Sixth of a seven-part series describing the real and imagined life of Hilaire Béliveau of Montreal.
On January 9, 1883, Hilaire’s daughter Anna Béliveau married Edmond Prince in Lorette Manitoba. It’s not clear why the marriage took place so far away from both their homes in Montréal. Lorette was a small community near Taché and the parish had just erected a new church a few years prior. One possible reason for the move is Edouard’s opening of a general store in Lorette in 1884. The store also served as a post office and before long more stores, hotels and restaurants opened in the area which benefitted greatly from the arrival of the railway in 1898.
Célina’s sister Marie Adelaide Cadotte (widow of Toussaint Lecuyer) died during the summer of the 1885 smallpox epidemic in Montréal on June 16 at the age of 53. She was buried at Notre-Dame-des-Neiges cemetery.
With several of his children married, the grandchildren followed. Hilaire’s first grandchild was born on September 15, 1886 in Taché Manitoba. She was the daughter of Anna Béliveau and Edmond Prince.
A few days later on September 21, his daughter Ernestine marries Michel Hubert Provost in Pointe-aux-Trembles. The register mentions for the first time Hilaire’s new occupation as a customs officer.
On August 10, 1887, daughter Ernestine and her husband Michel Provost welcome their first child, Ernest. Hilaire and Aglaë participate at the baptism the following day as godparents.
Another grandchild, Antoinette Corinne, is born to Michel Provost and Ernestine Béliveau on February 25, 1890. Her godparents are her grandparents Hubert Prevost and Heloise Lapointe.
As a new generation arrives an older one departs. Célina’s father Benjamin passes away on December 16, 1889 in Montréal at the age of 78. He is buried on the 18th in Notre-Dame-des-Neiges cemetery.
Then on April 3, 1891, Hilaire’s father, Charles Hilaire dies in Stratford at the age of 83. He was buried in the cemetery of St-Gabriel on April 6. Hilaire fils is not mentioned among the names of those present. Hilaire’s mother, five brothers and a sister are still living in the Compton area. Brother Ephraim is a day labourer with a wife and three children in Weedon. Brother William is a farmer with his wife and eight children in Winslow. Brother Théodule is a farmer in Compton living with his mother, brother Jean and sister Artemise. Brother Camille is also a farmer in Compton with his wife and five children.
The 1891 census shows Hilaire, Aglaë and his youngest daughter, Corinne are living in Pointe-aux-Trembles. Aglaë’s brother Camille is also in Pointe-aux-Trembles with his wife and four daughters.
Hilaire’s daughter Ernestine is living not too far away in Maisonneuve. Her husband, Michel Provost, is employed as a joiner (probably working with his father Hubert in the construction business) and they have two children in the household.
Daughter Anna and her husband Edmond Prince are still in Manitoba (Provencher). He still runs a general store and they have three children. There are also three others lodging with them, a servant, a Belgian professor of French and a federal employee.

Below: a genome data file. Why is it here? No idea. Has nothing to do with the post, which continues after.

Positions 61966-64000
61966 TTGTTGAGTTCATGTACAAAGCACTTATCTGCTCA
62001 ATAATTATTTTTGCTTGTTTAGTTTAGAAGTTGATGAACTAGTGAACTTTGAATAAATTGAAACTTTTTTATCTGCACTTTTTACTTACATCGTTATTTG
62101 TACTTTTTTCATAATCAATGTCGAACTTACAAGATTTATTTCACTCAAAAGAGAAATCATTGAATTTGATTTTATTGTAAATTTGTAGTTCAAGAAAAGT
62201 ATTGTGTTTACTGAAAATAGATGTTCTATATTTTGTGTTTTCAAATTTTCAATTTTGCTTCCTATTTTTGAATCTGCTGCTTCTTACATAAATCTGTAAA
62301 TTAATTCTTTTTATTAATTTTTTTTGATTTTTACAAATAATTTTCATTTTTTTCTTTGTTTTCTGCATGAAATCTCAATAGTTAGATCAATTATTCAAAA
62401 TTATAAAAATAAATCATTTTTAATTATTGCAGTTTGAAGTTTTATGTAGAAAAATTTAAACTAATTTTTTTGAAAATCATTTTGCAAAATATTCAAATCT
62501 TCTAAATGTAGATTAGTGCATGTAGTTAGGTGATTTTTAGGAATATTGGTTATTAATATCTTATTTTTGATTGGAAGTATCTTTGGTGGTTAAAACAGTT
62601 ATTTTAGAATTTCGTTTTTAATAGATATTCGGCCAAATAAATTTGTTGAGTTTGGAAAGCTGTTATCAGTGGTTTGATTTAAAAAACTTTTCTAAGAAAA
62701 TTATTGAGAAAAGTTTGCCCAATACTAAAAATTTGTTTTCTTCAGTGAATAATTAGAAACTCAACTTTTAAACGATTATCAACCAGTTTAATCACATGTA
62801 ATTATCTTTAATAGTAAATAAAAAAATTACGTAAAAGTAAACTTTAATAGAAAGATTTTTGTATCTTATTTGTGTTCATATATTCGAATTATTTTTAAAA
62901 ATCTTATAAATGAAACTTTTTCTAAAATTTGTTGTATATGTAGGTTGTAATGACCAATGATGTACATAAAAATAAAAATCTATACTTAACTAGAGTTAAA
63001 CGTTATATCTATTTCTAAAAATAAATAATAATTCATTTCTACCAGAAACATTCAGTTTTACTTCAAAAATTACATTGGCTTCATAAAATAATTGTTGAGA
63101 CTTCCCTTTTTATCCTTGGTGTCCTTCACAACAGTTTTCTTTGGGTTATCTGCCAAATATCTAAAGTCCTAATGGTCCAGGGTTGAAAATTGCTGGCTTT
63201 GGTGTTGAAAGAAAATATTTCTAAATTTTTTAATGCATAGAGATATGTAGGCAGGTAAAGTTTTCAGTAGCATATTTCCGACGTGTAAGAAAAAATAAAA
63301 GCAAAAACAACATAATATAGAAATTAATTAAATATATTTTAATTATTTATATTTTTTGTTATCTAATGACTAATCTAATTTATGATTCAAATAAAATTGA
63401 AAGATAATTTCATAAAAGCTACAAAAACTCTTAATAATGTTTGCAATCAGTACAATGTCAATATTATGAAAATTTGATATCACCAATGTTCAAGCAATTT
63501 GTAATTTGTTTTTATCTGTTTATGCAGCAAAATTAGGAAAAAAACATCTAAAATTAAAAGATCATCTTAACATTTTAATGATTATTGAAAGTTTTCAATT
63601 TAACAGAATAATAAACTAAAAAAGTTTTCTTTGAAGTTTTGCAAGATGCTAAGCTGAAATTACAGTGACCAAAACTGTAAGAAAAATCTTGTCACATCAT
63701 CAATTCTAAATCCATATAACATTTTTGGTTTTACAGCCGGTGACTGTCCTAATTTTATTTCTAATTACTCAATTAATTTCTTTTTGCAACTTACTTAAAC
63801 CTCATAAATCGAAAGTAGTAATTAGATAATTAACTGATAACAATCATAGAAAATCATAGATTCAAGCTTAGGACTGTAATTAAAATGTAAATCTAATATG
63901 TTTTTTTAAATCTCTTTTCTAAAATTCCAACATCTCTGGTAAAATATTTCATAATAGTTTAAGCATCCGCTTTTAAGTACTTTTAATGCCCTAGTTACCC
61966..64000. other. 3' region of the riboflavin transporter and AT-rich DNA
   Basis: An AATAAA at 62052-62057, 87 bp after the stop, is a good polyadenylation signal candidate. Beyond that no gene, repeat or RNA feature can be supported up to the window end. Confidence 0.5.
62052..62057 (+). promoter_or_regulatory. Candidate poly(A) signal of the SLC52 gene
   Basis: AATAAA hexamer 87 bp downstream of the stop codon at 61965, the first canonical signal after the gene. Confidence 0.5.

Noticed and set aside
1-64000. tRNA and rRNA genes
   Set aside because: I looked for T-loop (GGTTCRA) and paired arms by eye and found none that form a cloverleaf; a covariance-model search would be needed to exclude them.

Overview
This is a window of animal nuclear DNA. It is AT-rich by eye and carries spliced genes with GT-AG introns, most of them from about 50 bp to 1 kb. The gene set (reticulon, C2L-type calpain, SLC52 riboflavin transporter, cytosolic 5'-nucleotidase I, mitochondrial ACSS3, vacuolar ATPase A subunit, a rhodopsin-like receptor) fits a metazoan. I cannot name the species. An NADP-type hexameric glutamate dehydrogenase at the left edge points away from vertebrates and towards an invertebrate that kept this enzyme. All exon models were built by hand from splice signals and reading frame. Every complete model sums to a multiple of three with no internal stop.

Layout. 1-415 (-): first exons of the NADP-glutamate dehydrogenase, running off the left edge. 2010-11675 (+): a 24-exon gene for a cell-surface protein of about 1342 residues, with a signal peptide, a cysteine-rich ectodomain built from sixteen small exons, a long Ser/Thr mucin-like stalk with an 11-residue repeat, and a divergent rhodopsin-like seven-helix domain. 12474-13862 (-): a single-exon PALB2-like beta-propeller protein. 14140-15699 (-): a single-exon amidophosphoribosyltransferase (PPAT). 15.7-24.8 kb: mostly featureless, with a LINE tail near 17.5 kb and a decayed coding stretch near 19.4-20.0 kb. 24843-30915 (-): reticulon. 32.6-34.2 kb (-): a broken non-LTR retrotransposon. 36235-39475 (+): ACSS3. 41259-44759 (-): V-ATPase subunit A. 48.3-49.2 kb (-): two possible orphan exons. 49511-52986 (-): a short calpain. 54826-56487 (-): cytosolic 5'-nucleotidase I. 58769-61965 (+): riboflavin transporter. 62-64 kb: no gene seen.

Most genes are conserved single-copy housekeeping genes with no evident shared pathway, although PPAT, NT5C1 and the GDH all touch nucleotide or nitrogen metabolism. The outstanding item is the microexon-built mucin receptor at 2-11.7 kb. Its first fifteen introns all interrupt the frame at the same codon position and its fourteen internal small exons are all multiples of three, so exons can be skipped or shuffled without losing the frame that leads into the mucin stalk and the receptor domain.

Another granddaughter, Bertha Prince, arrived on September 18, 1891 in Taché Manitoba to parents Edmond Prince and Anna Béliveau. She is followed by Blanche Alice who is born to Michel Provost and Ernestine in Maisonneuve. Sadly, Blanche Alice would die eight months later on July 22, 1882. Then they lose their eldest child, Ernest, on October 3, 1892. He was only five years old.
The next grandchild to be born is Joseph Alcide Prince to Anna and Edmond Prince on March 30, 1893 in Taché Manitoba.
In Maisonneuve, Michel Provost and daughter Ernestine have another daughter, Blanche Antoinette born on August 30, 1893.
Marie Alice Yvonne Provost was born on May 14, 1895 in Maisonneuve to Michel & Ernestine Belliveau. Another grandson, Armand Prince, arrives in Maisonneuve to Edmond Prince and Anna Béliveau on October 31, 1896. His godmother is aunt Ernestine.
Grandson Edouard Joseph Wilfred arrives for Joseph Prince and Anna Béliveau on June 27, 1898 in Maisonneuve. Then Marie Blanche Ida Provost is baptized in Maisonneuve to Michel & Ernestine Béliveau on July 12, 1899. She would die about six months later on December 19, 1900.
As the nineteenth century drew to a close, the residents of Montréal witnessed the introduction of many innovations and improvements to the city:
- The first telephone conversation in Québec (1877)
- Electric lighting, expanded rail service and streetcars
- Motion pictures are shown in Canada for the first time at the Palace Theatre at 972 St. Lawrence, corner Viger by Louis Minier & Louis Pupier using a Cenematographe, invented by the Lumiere brothers of France (1896).
- The first car seen in Montréal is steam-powered and driven by Ucal-Henri Dandurand, accompanied by Mayor Raymond Préfontaine. They descend steep Côte du Beaver Hall without difficulty and climb back up through the streets in the same fashion (1899).
- Vital Statistics. Manitoba Consumer and Corporate Affairs. http://vitalstats.gov.mb.ca
- Pedigree Resource File. Database, FamilySearch (https://familysearch.org/ark:/61903/2:2:3WLN-MF8 : accessed 27 September 2019)
- Lorette. Centre du patrimoine. 2010. – Société historique de Saint-Boniface. http://shsb.mb.ca/en/node/356
- Institut Généalogique Drouin, Drouin Collection. Montreal, Quebec, Canada. Notre-Dame (Montreal)
- Cimetière Notre Dame des Neiges (https://www.cimetierenotredamedesneiges.ca/)
- 1901 Census of Canada. Library and Archives Canada.
- Census of Canada, 1891. Library and Archives Canada.
- Timeline of Montreal history. Wikipedia. 2016. https://en.wikipedia.org/wiki/Timeline_of_Montreal_history
- Heritage of Canada. The Reader’s Digest. 1978
- Pound, Richard W. Canadian Facts & Dates (Third edition). 2005. Markham. Fitzhenry and Whiteside.